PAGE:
Meaningful Living

Unsolicited Advice And Ways To Handle It.

Is there really a best way to give unsolicited advice or should one just refrain from speaking sometimes?

Here’s a little story. The other day while returning home after running errands, I overhead one of the estate security guard telling his colleague that resumption time for the next shift had been postponed. The only problem was, he said ‘prosponed’ instead of postponed. My ears picked the mistake and it didn’t help that I enjoy pointing out wrong use of words in a sentence. As I struggled between the thought of telling him the correct pronunciation and keeping quiet about it, he greeted me and I settled for the latter.

While I could have easily told him the correct pronunciation without being brash about it, I figured I could let the conversation end after exchanging pleasantries. First of all, he was having an informal conversation with his colleague. Secondly, I had no business reacting to a conversation which wasn’t meant for me and finally, the sun came out to play hard, it was really hot and I just wanted to get home. I probably wouldn’t have had the patience to explain anyway.

The human nature is sometimes more reactive than proactive. While it is important to think about ways to ensure a conversation or activity is seamless, a lot of us might be tempted to react to a situation/conversation almost immediately. One thing that definitely triggers a negative reaction is unsolicited advice.

Unsolicited Advice

If you ever find yourself in a position where you are about to give unsolicited opinion, you are most likely going to tread on someone’s turf. This might be with good intentions, but it does not change the fact that your opinion was not asked for at that time.

Regardless, we need to share our views sometimes but then we must consider a few things so that we do not come off as a meddler. When it comes unsolicited advice, here are some things that matter:

Why You Get Unsolicited Advice.

From parenting advice to how you should dress, people always have a reason to give their opinion. These reasons may not be your fault, but expect people to tell you their opinion once in a while. Having this in mind is a form of managing expectation and it helps you to be less surprised.

However, here are some reasons why you might find someone giving you his/her opinion when you haven’t asked for it:

  • You may actually be doing something ‘wrong’.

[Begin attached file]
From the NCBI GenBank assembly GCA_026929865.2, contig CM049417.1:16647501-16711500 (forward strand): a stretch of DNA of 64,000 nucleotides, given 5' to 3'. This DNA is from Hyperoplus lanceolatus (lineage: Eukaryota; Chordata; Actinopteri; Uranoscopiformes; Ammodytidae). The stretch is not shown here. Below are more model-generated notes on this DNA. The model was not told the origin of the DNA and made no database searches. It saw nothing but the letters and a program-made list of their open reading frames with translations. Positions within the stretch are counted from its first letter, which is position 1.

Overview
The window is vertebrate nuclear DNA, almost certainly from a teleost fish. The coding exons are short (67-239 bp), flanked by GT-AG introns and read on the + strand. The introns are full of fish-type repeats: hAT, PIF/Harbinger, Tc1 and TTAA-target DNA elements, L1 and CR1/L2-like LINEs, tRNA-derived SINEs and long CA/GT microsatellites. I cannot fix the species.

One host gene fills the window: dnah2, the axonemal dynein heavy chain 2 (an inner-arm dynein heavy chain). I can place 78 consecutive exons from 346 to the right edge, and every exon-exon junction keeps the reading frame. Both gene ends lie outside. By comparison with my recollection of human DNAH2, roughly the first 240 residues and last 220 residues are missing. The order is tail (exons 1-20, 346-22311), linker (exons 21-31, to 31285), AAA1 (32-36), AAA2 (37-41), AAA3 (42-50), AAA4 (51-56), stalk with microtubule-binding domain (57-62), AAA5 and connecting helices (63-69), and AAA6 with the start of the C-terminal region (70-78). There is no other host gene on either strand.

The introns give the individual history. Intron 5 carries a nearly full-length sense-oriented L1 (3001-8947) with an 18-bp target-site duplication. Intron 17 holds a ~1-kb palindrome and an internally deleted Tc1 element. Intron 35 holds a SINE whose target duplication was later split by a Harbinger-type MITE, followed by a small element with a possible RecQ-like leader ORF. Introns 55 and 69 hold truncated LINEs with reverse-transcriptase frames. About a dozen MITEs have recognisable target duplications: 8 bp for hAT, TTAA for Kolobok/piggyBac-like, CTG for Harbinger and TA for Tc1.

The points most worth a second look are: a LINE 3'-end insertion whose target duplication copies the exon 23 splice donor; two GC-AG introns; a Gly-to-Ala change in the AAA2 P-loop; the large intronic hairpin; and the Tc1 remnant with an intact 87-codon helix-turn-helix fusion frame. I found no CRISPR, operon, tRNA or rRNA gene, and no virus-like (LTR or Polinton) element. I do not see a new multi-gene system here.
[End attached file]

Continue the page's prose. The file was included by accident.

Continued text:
• You may not not have been Open minded during a conversation.
  • You may have tried to enforce your opinion on other people.
  • You may have been judged wrongly.
  • Drama: As funny as it sounds, you may not be involved in any of the scenarios above but drama finds its way to you.

How to Handle Unsolicited Advice.

Unsolicited Advice clearly means you did not ask for an opinion or advice so two things are likely to happen when you are on the receiving end. You either get offended by a remark or see reasons and take correction without being offended.

Unwanted advice can be downright annoying but sometimes, it comes with good intentions. However, your reaction largely boils down to your individual personality and delivery of the remark.

While some people can easily filter the dirt in a comment and pick only the clean, some other people might get reactive and cause a stir or remain quiet about it. Those who choose the latter may have to deal with the psychological effect and mental health. This is usually stressful and one might end up thinking about the issue without actually knowing what to do. Depression could filter in and things could get worse.

Unsolicited Advice

Here’s a little note for anyone who hides under the ‘critic tag’ to give an opinion and then hurt people with comments – if you are not being mindful and not proferring solution, you are as wrong as what you’re giving an opinion about.

To ensure nothing gets in the way of our happiness, here are a number of ways to handle unsolicited advice:

  • Find out his or her intention is Genuine. – Is he or she credible? Before you begin to worry about what you’re being told, try to decipher what the real intention is. Does he/she want to help and support you? Is the intention malicious? Is this person an authority? A friend or a stranger?
  • Avoid reacting immediately – Cleary, if you feel like the delivery could have been better, then there is every tendency that you will feel hurt about the statement. For the sake of being mindful, try not to react immediately. Avoid confrontational statements, maintain eye contact, gather your feelings in simple words or silently prepare a subtle comeback that does not literally mean war.
  • Give a Reply – This is totally dependent on whether you want the conversation to continue. You have a mind of your own and it is laughable to expect that you must agree with what you are being told immediately. However, you do not want to come off as arrogant so thank the speaker, let them know you will think about it, if you feel they needed to have approached you better, explain to them how best they should pass the unsolicited opinion. Be honest but mindful.